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1945: Celebrating VE DayThe end of the war in Europe came on 8 May 1945, after more than five years of conflict.
Prime Minister Winston Churchill announced the news to a joyous nation on a radio broadcast from 10 Downing Street.
He told people they could allow themselves a "brief period of rejoicing", but warned listeners not to forget the continuing war in Japan.
Throughout the country, crowds took to the streets to celebrate victory and in London tens of thousands gathered outside Buckingham Palace to cheer the King and Queen.
I was 14 when the war in Europe ended.
At work as we were leaving for home on the 7th May we were told the war was likely to end tomorrow.
If so were told to take the day off. When the announcement came a friend and I decided to go to London and we duly arrived at Waterloo and walked across the bridge to Trafalgar square after a few hours with the revellers we returned to Wimbledon but decided to return to London later.
This time we waited until it was nearly dark and went on a tram to London Bridge.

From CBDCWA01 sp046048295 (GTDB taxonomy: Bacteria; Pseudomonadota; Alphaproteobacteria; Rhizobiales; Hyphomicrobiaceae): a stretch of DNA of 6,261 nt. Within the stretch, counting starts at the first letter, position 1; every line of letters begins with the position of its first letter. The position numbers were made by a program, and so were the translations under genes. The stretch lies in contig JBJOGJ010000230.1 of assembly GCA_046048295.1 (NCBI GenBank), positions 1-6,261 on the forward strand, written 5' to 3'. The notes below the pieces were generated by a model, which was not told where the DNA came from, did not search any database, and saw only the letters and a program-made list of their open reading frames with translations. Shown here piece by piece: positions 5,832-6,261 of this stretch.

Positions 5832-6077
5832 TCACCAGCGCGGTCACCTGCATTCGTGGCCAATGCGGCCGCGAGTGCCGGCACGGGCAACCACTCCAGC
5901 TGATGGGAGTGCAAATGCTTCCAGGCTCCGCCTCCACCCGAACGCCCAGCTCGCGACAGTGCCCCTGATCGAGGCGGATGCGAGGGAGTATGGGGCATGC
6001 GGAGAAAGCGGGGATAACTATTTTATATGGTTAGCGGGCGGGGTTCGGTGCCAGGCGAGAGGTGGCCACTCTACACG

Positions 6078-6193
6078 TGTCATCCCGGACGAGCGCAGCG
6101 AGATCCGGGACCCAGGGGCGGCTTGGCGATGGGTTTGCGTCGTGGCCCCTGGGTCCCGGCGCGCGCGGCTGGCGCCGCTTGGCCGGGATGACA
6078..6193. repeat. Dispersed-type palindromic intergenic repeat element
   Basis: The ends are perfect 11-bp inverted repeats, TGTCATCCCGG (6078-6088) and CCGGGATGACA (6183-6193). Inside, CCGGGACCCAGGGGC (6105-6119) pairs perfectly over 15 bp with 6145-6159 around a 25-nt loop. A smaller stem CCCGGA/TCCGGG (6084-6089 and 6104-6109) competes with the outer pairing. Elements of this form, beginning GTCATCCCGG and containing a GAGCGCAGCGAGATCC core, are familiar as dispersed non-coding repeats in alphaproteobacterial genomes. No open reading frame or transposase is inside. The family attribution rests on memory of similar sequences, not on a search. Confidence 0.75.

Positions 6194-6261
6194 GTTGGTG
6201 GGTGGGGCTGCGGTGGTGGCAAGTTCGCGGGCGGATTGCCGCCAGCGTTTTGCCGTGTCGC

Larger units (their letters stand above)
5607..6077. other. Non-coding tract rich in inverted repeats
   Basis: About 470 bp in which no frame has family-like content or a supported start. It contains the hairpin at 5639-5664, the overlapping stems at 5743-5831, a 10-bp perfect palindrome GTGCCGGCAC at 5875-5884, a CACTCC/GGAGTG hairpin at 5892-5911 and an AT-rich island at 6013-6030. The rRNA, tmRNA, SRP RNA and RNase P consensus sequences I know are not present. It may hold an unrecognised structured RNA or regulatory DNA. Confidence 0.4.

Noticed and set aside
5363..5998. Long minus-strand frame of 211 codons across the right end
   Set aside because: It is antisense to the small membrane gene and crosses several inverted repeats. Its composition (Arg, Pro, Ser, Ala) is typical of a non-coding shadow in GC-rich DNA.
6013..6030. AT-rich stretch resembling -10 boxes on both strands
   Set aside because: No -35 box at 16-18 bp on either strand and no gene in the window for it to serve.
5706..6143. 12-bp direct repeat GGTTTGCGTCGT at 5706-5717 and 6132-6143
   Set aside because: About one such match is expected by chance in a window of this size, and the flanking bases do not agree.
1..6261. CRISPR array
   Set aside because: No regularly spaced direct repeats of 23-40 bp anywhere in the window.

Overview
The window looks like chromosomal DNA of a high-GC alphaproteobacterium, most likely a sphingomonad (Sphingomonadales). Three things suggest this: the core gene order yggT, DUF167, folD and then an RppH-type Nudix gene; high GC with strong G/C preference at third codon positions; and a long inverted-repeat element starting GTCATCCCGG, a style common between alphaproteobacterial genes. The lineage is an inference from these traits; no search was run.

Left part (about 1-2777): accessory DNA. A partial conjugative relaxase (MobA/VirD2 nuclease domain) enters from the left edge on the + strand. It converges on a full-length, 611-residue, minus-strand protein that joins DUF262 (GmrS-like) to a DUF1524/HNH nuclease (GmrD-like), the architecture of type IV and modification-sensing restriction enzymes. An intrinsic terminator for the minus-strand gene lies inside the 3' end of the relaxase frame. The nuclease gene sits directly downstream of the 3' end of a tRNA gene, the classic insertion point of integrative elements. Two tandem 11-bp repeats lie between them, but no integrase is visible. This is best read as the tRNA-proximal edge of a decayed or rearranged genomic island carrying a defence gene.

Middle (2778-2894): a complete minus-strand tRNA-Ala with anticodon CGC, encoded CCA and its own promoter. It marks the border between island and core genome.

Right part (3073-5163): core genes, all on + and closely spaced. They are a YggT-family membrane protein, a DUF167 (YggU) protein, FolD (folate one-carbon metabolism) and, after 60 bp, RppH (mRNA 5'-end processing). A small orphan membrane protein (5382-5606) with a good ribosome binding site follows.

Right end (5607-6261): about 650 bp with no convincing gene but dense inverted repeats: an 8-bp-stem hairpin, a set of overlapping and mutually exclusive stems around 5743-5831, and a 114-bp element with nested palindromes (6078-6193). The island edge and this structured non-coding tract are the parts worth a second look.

There were bonfires on some of the bomb sites and lights in some of the shops.
Arriving once again to a very crowded Trafalgar Square we could see Nelson lit up by a searchlight.
We pushed our way into the square but a car was in our way. As I went around it a girl in uniform tripped and literally fell at my feet.
I picked her up and with a big smile she planted a Kiss full on my mouth.
Some of the other memories have faded but now at 74 years old I will ALWAYS remember my first real kiss!
At the time I was just five years old living in Catford, London. I can remember the cul-de-sac where I lived being turned into a great party.
My uncle, who was lodging with my parents, was into electrics and he rigged up a line of speakers in the road and played scratchy 78s.
Everybody spent the evening dancing and celebrating. I was too young to understand the real meaning of the event, but the joy of the occasion certainly has made a lasting impression with me.
8 May 1945 in Vancouver BC. The radio news of the end of the awful war saw me, age 14, joining some 100,000 happy, cheering people at Granville and Georgia streets.
People sang as they waved the Allied flags: Canada, UK, US, USSR, France, etc. A joyful universal feeling of peace, thanks and harmony united us - we were one!
I was three years eight months old when VE Day dawned. I remember very well my mother hearing on the radio that the shops were to close at midday.
I was put in my push chair and my mother rushed me to Southgate town centre where she bought some bread at Strawbridge's the bakers (by the police station).
I remember that they used to deliver bread using a horse and cart and round the back of the bakery were their stables.
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